I almost called today “Michigan: Day Twenty-Seven”. But I didn’t finish the day in the state, so I decided to categorize this as the start of a new section of my trip. However, it was a close thing. I spent a good eight hours meandering in the Upper Peninsula before I finally buckled down for the drive west.
The thing is… it’s just such a beautiful place, the scenery was practically begging to be photographed. I kept stopping, and stopping, and, well, I got kind of behind on the drive. I thought I was going to get to North Dakota today, but that didn’t happen. Seriously, though, Michigan is GORGEOUS! Don’t believe me? Behold the first stop of the morning, on the Lake Superior shore:
It was pretty chilly–in the low 40’s–and my breath was steaming. I didn’t let it stop me from taking a bunch of pictures, however. For example:
There was a woman staying warm in one of the cars parked in the lot by the lake. She got out, and we had a quick chat. Turned out that her son and husband were out on the dock fishing. They were visiting from Ohio. She suggested that I go take her son’s picture, but I was too shy to do so. I just wasn’t feeling very social this morning. I wanted to revel in the beauties of nature, which were reflecting a soft quiet that was in my heart.
After about 15 minutes of photography, I left that area. But I quickly got sidetracked at another roadside park. It had the remains of a pig-iron furnace resting in it, as well as a friendly looking bench, and access to a sandy beach. I spent about an hour reading informative signs, taking pictures, and walking in the water.
I started feeling the need to get back on the road, so off I went. On the one hand, the lake was so lovely that it was kind of sad to leave. On the other, the fall colors were starting to show themselves fully, so I had a great view:
I should stop here, and mention that my family has a few “standard destinations” for U.P. trips. They’re either places of natural beauty, or eateries. For a hefty dose of scenery, we like Golden Lake, Loon Lake, and Lake of the Clouds. (Hmm, I’m seeing a theme here. Are you?) Restaurant-wise, there’s the previously mentioned Lehto’s Pasties, but there’s also a pizzeria in Iron River that we like to frequent. They have really great thin-crusts that are cut into squares. They slicing pattern makes for messy eating, but the food’s so tasty, who cares?
It’s silly, but I was torn about what to have for lunch. A pasty? Or pizza? They’re both (unhealthy) foods that start with P, but their flavor profiles and mouth-feels are entirely different. Finally, I settled on a pasty. It’s been ten years since I’ve had one, and they’re practically the official food of the Upper Peninsula. Of course, my favorite shop was well behind me, but I wasn’t worried. Other vendors are all along Route 41. It was just a matter of time ’til I found one. And yes–about half an hour after I made my decision, I came upon Lawry’s Pasty Shop.
Their building looks kind of run down from the outside, but the interior was both clean and spacious. I was highly amused by the sign on their cash register. Apparently they’re fed up with tourists mispronouncing their wares when ordering:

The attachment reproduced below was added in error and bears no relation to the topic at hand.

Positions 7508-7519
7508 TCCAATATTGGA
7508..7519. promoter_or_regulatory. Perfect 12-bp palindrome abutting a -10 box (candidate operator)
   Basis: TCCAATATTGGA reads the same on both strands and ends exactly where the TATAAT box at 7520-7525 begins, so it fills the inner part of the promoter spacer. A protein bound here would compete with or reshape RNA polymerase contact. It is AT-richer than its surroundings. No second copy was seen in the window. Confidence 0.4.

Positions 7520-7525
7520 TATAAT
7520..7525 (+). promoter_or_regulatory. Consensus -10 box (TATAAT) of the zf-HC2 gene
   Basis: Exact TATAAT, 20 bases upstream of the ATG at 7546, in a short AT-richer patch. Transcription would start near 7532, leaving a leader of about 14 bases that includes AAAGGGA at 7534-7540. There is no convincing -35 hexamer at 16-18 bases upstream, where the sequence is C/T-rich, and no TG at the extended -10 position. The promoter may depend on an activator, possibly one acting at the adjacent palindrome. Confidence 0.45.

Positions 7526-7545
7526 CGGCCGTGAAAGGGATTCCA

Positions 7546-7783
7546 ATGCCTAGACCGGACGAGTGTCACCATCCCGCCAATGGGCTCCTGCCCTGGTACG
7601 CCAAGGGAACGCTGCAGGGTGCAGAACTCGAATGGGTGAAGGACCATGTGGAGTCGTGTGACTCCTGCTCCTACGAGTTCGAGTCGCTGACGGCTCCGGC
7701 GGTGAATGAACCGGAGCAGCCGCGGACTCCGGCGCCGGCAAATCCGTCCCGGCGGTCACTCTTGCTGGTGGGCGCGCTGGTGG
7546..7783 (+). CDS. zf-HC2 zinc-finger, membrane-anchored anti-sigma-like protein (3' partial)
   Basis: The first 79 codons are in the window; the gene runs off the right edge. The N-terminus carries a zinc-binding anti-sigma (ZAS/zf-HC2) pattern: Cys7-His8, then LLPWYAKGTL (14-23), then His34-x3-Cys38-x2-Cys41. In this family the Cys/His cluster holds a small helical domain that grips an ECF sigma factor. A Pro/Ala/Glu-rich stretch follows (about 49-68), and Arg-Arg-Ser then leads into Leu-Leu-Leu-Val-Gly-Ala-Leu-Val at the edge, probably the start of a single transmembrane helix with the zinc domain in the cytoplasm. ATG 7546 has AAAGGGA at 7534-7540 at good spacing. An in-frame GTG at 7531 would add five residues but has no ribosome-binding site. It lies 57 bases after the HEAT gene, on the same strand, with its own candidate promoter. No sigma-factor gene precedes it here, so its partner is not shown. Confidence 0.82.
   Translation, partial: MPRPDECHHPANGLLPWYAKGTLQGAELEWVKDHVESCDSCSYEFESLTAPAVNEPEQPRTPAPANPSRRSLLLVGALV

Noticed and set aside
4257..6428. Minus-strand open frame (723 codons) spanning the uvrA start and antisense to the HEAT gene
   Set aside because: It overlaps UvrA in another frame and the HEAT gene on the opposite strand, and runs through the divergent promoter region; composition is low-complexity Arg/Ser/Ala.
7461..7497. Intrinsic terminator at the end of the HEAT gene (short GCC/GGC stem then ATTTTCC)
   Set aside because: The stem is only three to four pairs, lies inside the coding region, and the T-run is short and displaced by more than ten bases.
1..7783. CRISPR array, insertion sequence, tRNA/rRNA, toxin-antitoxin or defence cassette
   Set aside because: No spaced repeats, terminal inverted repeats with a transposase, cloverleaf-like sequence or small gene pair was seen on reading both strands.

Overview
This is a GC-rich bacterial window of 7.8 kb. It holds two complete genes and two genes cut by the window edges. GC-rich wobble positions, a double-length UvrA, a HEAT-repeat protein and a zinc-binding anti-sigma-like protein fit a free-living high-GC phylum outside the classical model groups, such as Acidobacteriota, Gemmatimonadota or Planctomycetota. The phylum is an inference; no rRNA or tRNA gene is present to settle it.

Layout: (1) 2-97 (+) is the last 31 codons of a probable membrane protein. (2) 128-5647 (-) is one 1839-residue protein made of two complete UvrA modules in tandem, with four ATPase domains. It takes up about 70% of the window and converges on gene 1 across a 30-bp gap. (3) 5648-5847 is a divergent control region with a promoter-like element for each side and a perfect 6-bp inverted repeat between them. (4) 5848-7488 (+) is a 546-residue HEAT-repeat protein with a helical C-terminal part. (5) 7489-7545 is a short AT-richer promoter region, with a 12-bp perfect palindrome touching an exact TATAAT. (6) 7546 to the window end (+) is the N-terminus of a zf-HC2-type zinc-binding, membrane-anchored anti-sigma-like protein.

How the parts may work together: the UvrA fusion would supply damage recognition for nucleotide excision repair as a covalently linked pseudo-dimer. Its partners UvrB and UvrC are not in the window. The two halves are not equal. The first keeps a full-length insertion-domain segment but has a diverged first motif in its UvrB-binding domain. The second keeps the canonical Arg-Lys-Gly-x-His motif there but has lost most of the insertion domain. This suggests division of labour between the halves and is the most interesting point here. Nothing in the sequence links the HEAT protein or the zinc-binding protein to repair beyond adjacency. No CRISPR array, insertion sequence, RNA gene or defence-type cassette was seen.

There were tables inside, but it was a nice day, so I decided to keep driving until I could find a park to picnic in. It only took about 20 minutes. The place where I stopped was an ostensible boat launch, but I couldn’t actually find a lake. Maybe it was a seasonal one, currently dry due to an upstream dam or something? I really don’t know. What I do know is that I got to sit on a big rock, amidst a forest of pines and maples, and eat a pasty. A very tasty pasty. And that’s really all I cared about. The air was warm, slightly humid, and redolent of leaves and sap. Crickets and the seventeen year cicadas were out in force. It smelled of fall, sounded like summer, and tasted like childhood. It was a few moments of perfection.
The first bite of pasty was warm and savory. The crust was flaky and buttery. The vegetables were cooked to a ideal texture, and the meat was tender. The overall seasoning was also very pleasant. In other words: this was absolutely delicious. Every bite was a delight. I would definitely stop at Lawry’s again. Hopefully, I’ll get back there sooner rather than later.
After lunch, I had resolved to knuckle down and drive on without further detours. But the further I drove, the more signs I saw mentioning Lake of the Clouds, and well… I just couldn’t resist making one final side trip. Like the extended goodbye to my mother, I couldn’t help but feel my heart break as I was saying goodbye to Michigan. It’s been so long since I’ve visited the Upper Peninsula, how could I not take advantage of even a brief sojourn? Who knows if I’ll get back here before another 10 years have passed? And with that in mind, I detoured north to the Porcupine Mountains, parked my car, and climbed up a set of stairs to get this delightful view:
When I returned to my car, I found this bright birch leaf on it. The contrast was so delightful that I couldn’t resist taking a picture.
Finally, finally, I got down to a serious drive. Michigan passed by my windows, measured in mile markers, crimson maples, and city signs. Eventually I passed into Minnesota. Night descended while I continued my drive, and when I got tired, I stopped at a hotel next to the Bemiji Airport, where I fell into an exhausted sleep. I don’t remember my dreams from that night, but I would like to think that if I dreamed, it was of azure skies brilliant foliage, and the deep, cold lakes of home.
Author’s Note: This post is backdated to the day the adventure took place, but was written long after.